Course 40366A Networking Fundamentals





This MTA Training course helps you prepare for Microsoft Technology Associate Exam 98-366, and build an understanding of these topics: Network Infrastructures, Network Hardware, and Protocols and Services. This course leverages the same content as found in the Microsoft Official Academic Course (MOAC) for this exam.


Audience Profile

The Microsoft Technology Associate (MTA) is Microsoft’s newest suite of technology certification exams that validate fundamental knowledge needed to begin building a career using Microsoft technologies. This program provides an appropriate entry point to a future career in technology and assumes some hands-on experience or training but does not assume on-the-job experience.

At Course Completion

After completing this course students will be able to:
  • Understand Network Infrastructures
  • Understand Network Hardware
  • Understand Protocols and Services


Exam Code

  • 98-366

Program

Module 1: Understanding Network Infrastructures

 Understand the concepts of Internet, intranet, and extranet

    • Virtual Private Network (VPN), security zones, firewalls.

  • Understand local area networks (LANs)

    • Perimeter networks; addressing; reserved address ranges for local use (including local loopback IP), VLANs; wired LAN and wireless LAN.

  • Understand wide area networks (WANs)

    • Leased lines, dial-up, ISDN, VPN, T1, T3, E1, E3, DSL, cable, and more, and their characteristics (speed, availability).

  • Understand wireless networking

    • Types of wireless networking standards and their characteristics (802.11a,b,g,n, including different GHz ranges), types of network security (WPA, WEP, 802.1X, and others), point-to-point (P2P) wireless, wireless bridging.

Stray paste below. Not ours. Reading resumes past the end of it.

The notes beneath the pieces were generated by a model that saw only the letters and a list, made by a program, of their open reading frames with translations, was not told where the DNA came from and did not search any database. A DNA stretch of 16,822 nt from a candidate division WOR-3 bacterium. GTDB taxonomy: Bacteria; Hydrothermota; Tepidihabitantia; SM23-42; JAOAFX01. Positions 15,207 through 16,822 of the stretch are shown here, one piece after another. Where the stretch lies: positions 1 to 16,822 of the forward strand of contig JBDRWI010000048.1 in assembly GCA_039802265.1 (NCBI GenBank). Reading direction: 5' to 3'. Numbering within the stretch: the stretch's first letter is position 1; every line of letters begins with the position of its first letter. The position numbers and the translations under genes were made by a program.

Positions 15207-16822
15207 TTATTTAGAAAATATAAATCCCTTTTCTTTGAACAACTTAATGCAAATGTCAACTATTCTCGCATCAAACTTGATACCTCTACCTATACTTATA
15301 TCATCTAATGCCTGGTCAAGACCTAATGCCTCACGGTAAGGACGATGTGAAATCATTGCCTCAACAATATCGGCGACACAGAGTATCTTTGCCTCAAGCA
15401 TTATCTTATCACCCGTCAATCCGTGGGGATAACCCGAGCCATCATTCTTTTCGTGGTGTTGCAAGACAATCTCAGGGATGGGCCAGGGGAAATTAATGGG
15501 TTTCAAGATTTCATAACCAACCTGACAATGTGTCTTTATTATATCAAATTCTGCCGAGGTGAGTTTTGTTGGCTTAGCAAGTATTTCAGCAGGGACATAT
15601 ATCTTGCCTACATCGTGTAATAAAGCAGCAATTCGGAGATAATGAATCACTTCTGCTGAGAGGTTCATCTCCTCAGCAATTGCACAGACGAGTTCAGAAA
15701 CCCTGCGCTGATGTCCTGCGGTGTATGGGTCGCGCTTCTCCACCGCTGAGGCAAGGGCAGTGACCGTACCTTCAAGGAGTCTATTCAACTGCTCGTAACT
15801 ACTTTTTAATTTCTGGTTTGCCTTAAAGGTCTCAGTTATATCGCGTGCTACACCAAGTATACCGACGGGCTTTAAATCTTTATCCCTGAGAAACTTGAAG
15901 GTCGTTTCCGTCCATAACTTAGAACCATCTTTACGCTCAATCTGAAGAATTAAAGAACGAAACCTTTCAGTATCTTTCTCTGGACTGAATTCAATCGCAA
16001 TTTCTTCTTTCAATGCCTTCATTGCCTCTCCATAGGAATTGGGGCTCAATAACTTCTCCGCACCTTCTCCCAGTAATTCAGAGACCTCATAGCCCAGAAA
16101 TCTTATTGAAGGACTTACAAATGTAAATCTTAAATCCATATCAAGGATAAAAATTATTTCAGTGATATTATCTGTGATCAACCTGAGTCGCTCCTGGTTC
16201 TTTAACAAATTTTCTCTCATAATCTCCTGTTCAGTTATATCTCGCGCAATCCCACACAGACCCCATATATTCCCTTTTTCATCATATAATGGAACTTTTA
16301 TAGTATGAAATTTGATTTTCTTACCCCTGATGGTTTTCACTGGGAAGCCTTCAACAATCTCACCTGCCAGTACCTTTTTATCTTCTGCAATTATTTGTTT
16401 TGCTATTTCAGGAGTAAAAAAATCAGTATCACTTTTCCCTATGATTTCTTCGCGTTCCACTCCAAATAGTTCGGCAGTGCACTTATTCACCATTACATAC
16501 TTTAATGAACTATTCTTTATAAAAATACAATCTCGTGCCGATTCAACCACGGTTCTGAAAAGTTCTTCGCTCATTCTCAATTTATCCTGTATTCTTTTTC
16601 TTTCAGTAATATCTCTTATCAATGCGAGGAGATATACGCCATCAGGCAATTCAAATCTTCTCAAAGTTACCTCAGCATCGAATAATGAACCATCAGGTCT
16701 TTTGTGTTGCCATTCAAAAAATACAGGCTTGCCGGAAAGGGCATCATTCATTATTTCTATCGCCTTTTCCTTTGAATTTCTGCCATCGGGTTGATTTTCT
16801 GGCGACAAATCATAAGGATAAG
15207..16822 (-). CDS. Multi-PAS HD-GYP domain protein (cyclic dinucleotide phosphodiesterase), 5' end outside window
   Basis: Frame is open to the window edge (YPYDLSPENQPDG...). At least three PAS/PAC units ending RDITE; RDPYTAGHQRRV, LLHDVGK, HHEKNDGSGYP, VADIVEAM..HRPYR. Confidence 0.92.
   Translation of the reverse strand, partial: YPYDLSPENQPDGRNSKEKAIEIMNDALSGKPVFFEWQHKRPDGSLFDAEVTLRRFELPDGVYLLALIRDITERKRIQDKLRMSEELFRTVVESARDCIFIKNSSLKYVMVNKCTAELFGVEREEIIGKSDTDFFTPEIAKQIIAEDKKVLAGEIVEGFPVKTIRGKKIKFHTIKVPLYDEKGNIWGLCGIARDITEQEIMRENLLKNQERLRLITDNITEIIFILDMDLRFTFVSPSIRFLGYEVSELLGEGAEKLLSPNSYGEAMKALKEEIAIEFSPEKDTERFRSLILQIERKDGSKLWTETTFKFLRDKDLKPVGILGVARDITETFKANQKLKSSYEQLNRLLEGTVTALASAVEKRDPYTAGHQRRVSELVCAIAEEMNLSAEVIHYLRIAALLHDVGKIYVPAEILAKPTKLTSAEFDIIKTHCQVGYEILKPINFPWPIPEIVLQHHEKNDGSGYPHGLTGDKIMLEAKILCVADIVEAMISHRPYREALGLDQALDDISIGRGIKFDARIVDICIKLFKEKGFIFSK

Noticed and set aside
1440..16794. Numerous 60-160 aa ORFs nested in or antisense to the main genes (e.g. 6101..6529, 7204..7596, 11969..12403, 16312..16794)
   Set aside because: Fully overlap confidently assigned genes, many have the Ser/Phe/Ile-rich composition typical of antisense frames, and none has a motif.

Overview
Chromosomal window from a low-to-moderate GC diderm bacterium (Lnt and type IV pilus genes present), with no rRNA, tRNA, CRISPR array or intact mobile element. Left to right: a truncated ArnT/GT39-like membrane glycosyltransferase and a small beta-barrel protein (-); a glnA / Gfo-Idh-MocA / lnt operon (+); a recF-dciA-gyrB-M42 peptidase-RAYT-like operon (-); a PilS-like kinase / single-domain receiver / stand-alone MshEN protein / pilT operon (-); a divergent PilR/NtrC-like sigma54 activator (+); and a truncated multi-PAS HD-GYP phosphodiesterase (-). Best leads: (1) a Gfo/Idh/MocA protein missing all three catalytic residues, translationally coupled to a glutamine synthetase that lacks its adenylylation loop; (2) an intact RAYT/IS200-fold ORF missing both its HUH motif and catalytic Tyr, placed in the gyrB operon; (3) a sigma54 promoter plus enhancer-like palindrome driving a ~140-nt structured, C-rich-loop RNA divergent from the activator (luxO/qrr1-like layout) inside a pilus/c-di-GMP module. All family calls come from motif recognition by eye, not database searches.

• Understand network topologies and access methods

  • Module 2: Understanding Network Hardware

  • Understand switches

    • Transmission speed, number and type of ports, number of uplinks, speed of uplinks, managed or unmanaged switches, VLAN capabilities, Layer 2 and Layer 3 switches and security options, hardware redundancy, support, backplane speed, switching types and MAC table, understand capabilities of hubs versus switches.

  • Understand routers

    • Transmission speed considerations, directly connected routes, static routing, dynamic routing (routing protocols), default routes; routing table and how it selects best route(s); routing table memory, network address translation (NAT), software routing in Windows Server.

  • Understand media types

    • Cable types and their characteristics, including media segment length and speed; fiber optic; twisted pair shielded or nonshielded; catxx cabling, wireless; susceptibility to external interference (machinery and power cables); susceptibility to electricity (lightning), susceptibility to interception.

Module 3: Understanding Protocols and Sercices

  • Understand the Open Systems Interconnection (OSI) model

    • OSI model; Transmission Control Protocol (TCP) model; examples of devices, protocols, applications, and which OSI/TCP layer they belong to; TCP and User Datagram Protocol (UDP); well-known ports for most used purposes (not necessarily Internet); packets and frames.

  • Understand IPv4

    • Subnetting, IPconfig, why use Internet Protocol version 4 (IPv4), addressing, ipv4toipv6 tunneling protocols to ensure backward compatibility, dual IP stack, subnetmask, gateway, ports, packets, reserved address ranges for local use (including local loopback IP).

  • Understand IPv6

    • Subnetting, IPconfig, why use IPv6, addressing, ipv4toipv6 tunneling protocols to ensure backward compatibility, dual IP stack, subnetmask, gateway, ports, packets, reserved address ranges for local use (including local loopback IP).

  • Understand names resolution

    • DNS, Windows Internet Name Service (WINS), steps in the name resolution process.

  • Understand networking services

    • Dynamic Host Configuration Protocol (DHCP), remote access.

  • Understand TCP/IP

    • Tools (such as ping), tracert, pathping, Telnet, IPconfig, netstat, reserved address ranges for local use (including local loopback IP), protocols.